'Performance' - the Film Content from the guide to life, the universe and everything

'Performance' - the Film

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Performance could be considered the ultimate cult film. It achieved notoriety and stylistic kudos in equal measure, and the off-camera trials and tribulations were matched only by the innovations of the movie's makers. Performance could be said to have invented rap, the music video, the film soundtrack album (along with Easy Rider), jump-cuts, and the 'trendy London gangster' genre (along with Get Carter) that inspired the recent Lock, Stock and Two Smoking Barrels and Snatch films. The film also foresaw the Rolling Stones' mood post-Altamont1 and has one of the most prescient lines in cinema, when Chas says to Turner (Jagger) that he'll 'look funny when he's fifty'.

Performance was released in 1970, some two years after the bulk of the shooting had finished. It was the product of a directorial collaboration between Nicholas Roeg and Donald Cammell, both of whom were then relatively inexperienced at directing. It was shot from the latter's script, which featured the highly topical twin underworlds of London gangsters and the depths of the rock'n'roll scene at the end of the 1960s, both of which were very much in the news with the post-Krays demi-monde of East London and the Stones hardly ever being out of the newspapers.

It starred James Fox and Mick Jagger, and the circumstances surrounding the movie's production have passed into cinematic legend. The shoot descended into copious drug-taking, infidelity, violence, serious financial wastage and possibly madness. The studio, Warner Bros, was not happy, and so the release date was postponed indefinitely. It was, perhaps, a blessing that it was ever released at all...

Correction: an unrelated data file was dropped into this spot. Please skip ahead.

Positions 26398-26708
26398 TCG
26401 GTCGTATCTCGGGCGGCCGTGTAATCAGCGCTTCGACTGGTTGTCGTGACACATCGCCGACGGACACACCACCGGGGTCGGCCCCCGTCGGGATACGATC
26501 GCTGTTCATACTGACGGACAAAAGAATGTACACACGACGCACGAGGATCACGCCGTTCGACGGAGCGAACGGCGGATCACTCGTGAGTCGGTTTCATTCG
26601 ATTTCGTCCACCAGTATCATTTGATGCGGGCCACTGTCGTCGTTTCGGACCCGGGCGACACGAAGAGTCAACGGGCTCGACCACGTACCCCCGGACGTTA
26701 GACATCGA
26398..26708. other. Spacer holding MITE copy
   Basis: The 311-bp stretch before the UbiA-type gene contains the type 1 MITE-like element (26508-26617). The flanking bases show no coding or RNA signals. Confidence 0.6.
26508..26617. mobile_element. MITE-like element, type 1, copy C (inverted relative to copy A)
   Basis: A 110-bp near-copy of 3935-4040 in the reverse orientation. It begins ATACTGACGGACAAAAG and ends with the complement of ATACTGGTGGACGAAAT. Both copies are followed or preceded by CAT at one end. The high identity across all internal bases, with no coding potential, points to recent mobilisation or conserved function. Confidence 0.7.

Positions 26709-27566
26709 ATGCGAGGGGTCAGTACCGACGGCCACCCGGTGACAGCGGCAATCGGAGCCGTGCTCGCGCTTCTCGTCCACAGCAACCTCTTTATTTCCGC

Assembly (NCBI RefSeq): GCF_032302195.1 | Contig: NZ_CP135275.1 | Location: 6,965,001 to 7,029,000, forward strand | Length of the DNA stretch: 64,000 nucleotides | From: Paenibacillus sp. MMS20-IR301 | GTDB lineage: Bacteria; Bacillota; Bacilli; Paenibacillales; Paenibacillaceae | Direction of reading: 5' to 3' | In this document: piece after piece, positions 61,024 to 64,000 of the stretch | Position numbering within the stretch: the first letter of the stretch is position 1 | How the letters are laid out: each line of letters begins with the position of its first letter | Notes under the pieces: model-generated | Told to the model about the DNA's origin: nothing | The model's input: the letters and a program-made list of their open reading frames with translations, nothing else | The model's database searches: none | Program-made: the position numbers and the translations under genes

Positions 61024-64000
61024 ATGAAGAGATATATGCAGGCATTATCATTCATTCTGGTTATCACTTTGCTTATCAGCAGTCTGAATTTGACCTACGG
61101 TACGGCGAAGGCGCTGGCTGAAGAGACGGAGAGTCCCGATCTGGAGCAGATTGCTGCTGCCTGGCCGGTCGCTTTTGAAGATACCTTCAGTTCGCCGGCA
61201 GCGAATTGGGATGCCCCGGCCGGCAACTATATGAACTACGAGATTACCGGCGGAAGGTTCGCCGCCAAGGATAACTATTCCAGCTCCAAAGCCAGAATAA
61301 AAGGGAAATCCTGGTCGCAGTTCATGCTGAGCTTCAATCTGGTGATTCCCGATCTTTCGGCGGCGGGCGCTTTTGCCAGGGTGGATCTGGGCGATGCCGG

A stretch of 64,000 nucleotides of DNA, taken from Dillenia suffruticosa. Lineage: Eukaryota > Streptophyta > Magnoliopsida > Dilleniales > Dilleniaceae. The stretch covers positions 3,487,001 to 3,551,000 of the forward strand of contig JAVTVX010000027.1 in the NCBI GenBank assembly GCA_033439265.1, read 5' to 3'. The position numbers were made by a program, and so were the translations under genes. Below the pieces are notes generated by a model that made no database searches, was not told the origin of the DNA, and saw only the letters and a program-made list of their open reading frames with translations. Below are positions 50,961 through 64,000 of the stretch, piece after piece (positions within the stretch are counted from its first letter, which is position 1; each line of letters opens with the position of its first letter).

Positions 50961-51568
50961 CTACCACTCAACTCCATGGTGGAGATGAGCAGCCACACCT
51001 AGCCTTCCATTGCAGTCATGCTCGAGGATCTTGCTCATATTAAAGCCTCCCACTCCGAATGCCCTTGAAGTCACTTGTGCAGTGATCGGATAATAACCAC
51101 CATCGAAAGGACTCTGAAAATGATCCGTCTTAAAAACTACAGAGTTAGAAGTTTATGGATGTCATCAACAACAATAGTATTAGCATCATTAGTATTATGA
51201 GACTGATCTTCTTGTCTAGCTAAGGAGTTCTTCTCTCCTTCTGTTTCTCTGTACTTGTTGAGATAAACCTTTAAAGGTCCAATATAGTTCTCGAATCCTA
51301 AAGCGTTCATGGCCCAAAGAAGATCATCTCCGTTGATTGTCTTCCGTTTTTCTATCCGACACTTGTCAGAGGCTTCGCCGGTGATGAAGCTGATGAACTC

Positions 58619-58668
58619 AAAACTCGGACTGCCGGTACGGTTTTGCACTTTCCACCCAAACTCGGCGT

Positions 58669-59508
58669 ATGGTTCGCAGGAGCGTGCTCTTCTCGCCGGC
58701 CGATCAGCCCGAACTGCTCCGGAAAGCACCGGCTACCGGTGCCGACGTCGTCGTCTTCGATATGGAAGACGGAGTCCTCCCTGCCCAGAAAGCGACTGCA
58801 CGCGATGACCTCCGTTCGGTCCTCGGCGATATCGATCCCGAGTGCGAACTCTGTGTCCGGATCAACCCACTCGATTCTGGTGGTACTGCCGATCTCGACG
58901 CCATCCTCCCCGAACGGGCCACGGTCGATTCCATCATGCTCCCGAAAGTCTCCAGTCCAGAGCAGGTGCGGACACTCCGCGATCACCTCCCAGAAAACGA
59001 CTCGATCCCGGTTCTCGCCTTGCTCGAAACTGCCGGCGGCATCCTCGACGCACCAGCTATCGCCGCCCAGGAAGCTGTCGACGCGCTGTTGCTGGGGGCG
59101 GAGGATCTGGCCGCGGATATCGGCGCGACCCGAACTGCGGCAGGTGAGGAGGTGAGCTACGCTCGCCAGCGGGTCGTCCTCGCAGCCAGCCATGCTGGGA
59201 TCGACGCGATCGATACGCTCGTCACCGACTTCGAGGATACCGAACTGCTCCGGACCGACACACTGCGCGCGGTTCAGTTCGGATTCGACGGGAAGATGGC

The Story

Performance centres around the character of Chas Devlin (Fox), a particularly vicious and eager young enforcer for the protection racket of his gangster boss Harry Flowers (Johnny Shannon). The first half of the film shows Chas at work, 'putting the frighteners on little twerps', as he puts it.

Chas' childhood friendship with a sparring-partner turned bookmaker, Joey Maddocks, causes problems, however. Chas goes to see him after his betting shop has been turned over, against Flowers' orders, and Chas receives a beating for his disobedience. After shooting one of his assailants and escaping, Chas goes on the run.

He ends up in the least likely bolthole he can find; the delapidated Notting Hill residence of a faded and reclusive rock star, Turner (Jagger). Posing as a juggler, Chas finds that the louche world of rock decadence is far more than he bargained for.

Chas' vitality and sheer presence act as a kind of muse to the hitherto washed-up Turner, who has lost his creative demon. In return, he helps the previously sadistic Chas to discover a more sensitive and tolerant side of his persona. Helping Turner in this task are two girls, the manipulative Pherber (Anita Pallenberg) and the innocent Lucy (Michele Bréton), and various narcotic substances.

However, this existence is threatened by the arrival of Flowers and his gang, who have managed to track the fugitive down...

The Shoot and Other Legends...

Because of the presence of the Rolling Stones and their entourage around the principal location in Powis Square in Notting Hill, and the fact that the studio was so blasé about what was happening on set2, it seemed inevitable that the film would descend into chaos.

It did.